At the competition, a panel of judges reviewed almost 5,000 entrants. Of those entrants, 1,800 were chosen for PPA’s General Collection and 918, the “best of the best” according to a report, were chosen for the Loan Collection.
Scott has a photograph in each collection. “Music Man” was chosen for the Loan Collection and “Neon Ride” was chosen for the General Collection.
Scott said this is the first time she has entered photographs in an international competition.
“I had two merit, which is really exciting for a first timer. It’s pretty cool,” Scott said.
She’s enjoyed photography since she was a child, and even took a class in high school.
It fell to the side for awhile until she rediscovered photography about 15 years ago when her husband bought her a film single-lens reflex camera.
Scott moved to Alaska in 2000 and began shooting friends and family before getting a business license and shooting professionally.
Scott primarly does portrait photography, but she also does fine art, including an extensive series titled “Down at the Docks” of various aspects of fishing, boats and the Coast Guard.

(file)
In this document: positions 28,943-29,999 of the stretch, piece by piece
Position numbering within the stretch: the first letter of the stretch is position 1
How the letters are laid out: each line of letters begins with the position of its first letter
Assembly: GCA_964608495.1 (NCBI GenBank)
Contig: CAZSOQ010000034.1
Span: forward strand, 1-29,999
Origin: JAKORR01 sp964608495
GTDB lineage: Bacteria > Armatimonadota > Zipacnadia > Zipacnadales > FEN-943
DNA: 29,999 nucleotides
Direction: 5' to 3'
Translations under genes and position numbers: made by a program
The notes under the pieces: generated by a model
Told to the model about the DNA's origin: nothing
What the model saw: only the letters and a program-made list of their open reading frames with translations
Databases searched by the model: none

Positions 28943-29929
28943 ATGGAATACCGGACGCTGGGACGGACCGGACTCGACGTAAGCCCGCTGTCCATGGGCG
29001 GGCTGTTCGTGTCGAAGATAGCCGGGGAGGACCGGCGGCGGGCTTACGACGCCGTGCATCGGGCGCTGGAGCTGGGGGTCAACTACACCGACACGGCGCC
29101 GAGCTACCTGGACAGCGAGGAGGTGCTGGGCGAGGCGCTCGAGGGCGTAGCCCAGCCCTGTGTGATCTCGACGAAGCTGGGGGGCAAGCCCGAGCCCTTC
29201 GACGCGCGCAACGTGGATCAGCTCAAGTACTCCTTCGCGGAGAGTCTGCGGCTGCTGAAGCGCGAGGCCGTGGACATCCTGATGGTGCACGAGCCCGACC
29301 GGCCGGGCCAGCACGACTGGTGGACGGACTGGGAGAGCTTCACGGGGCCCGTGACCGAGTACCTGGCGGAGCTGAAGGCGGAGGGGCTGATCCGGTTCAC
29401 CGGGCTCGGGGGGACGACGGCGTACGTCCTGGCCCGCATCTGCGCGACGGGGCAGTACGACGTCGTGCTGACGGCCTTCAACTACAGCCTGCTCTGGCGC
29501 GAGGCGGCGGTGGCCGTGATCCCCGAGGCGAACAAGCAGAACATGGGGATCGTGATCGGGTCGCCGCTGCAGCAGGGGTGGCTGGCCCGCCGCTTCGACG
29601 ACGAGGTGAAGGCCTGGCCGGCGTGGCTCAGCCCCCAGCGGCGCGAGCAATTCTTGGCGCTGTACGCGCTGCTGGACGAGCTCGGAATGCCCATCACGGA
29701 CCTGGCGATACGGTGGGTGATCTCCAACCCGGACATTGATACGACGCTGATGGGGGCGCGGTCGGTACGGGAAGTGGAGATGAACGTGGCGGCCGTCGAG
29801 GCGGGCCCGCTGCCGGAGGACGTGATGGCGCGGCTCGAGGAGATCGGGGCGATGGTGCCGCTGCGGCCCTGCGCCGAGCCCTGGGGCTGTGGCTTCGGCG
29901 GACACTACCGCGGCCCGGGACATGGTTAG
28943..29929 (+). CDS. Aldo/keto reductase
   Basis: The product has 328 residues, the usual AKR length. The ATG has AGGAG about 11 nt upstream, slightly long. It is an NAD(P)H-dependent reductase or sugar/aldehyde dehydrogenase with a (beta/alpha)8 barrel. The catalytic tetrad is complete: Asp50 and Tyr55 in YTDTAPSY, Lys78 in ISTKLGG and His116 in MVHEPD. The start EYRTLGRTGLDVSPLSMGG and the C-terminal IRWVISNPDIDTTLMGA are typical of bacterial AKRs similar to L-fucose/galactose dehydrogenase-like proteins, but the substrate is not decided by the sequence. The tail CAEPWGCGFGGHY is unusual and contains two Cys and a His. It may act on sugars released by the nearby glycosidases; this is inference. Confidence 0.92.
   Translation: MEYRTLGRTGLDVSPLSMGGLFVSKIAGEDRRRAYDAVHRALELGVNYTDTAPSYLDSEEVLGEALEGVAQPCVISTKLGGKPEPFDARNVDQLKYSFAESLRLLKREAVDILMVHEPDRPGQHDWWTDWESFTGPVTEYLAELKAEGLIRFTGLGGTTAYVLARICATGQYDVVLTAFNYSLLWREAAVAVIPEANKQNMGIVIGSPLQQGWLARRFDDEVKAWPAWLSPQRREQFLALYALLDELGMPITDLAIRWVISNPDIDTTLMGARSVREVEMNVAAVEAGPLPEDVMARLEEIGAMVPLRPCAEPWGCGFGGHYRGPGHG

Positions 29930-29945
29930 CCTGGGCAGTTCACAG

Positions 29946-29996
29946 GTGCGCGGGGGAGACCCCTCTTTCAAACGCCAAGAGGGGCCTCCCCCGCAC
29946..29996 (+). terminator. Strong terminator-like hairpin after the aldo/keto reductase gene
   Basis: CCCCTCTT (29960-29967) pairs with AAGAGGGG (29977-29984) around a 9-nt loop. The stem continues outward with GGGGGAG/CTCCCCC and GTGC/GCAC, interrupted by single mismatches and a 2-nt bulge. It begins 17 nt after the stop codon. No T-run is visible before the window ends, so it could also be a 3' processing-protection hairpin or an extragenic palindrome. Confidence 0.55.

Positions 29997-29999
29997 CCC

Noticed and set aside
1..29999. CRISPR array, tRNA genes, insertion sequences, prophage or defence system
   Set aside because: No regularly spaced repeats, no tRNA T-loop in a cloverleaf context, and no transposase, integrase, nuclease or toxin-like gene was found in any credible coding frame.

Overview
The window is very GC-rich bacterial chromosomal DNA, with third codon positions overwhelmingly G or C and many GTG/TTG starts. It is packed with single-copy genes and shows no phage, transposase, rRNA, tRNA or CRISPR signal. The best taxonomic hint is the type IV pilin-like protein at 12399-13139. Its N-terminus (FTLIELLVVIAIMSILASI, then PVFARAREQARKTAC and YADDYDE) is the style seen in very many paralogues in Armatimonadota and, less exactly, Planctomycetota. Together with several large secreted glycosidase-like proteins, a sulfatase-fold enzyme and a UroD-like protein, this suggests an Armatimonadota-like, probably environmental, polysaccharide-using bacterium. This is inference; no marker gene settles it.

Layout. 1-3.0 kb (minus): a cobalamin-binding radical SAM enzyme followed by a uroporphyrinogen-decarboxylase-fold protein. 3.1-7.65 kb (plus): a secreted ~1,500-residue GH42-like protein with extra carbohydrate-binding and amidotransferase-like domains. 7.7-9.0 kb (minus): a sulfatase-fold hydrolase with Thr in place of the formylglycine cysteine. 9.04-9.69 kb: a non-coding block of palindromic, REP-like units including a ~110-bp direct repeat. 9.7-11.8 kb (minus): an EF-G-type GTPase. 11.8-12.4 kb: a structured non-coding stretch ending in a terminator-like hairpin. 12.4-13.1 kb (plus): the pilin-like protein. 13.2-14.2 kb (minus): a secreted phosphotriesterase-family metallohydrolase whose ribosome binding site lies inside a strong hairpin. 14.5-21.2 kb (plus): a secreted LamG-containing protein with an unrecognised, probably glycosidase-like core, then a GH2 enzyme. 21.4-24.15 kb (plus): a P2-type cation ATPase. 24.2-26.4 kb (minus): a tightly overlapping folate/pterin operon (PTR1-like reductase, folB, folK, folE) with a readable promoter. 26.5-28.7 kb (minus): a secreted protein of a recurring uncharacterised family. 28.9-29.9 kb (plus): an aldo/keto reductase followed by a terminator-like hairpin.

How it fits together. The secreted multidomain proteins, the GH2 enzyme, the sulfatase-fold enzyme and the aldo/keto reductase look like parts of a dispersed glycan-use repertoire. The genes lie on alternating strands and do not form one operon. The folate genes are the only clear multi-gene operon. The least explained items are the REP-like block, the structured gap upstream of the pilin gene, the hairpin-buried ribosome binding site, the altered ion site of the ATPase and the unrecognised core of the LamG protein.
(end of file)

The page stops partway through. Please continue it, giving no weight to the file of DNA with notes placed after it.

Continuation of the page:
Since becoming a professional photographer, Scott has been working on developing her skills further by taking classes once or twice a year.
It was at one of these classes that Scott learned the digital sketching she used on both the images that placed in the competition.
“I took both of those photos in Texas, and they just seemed like they would do well with the sketch technique,” Scott said.
She said she took four to five hours on each of the photographs. The process involved editing each with three different pieces of software: Lightroom, Photoshop and finally Corel Painter.
Although the sketching takes time, Scott didn’t mind.
“It’s really fun though,” Scott said. “It’s really freeing and exciting to let your inner artist out.”
Scott is looking forward to more competitions in the future as she is in the process of becoming a PPA Certified Professional Photographer and getting the PPA’s Master of Photography Degree. The certification requires submitting a portfolio of work and an exam while the degree requires receiving merits through competitions.
“It’s a process, the more you compete, the more you learn what they’re looking for and the more you develop skills,” Scott said. “Photography is something I could never get bored with. There’s never a shortage of things to learn.”
Contact Julie Herrmann at email@example.com.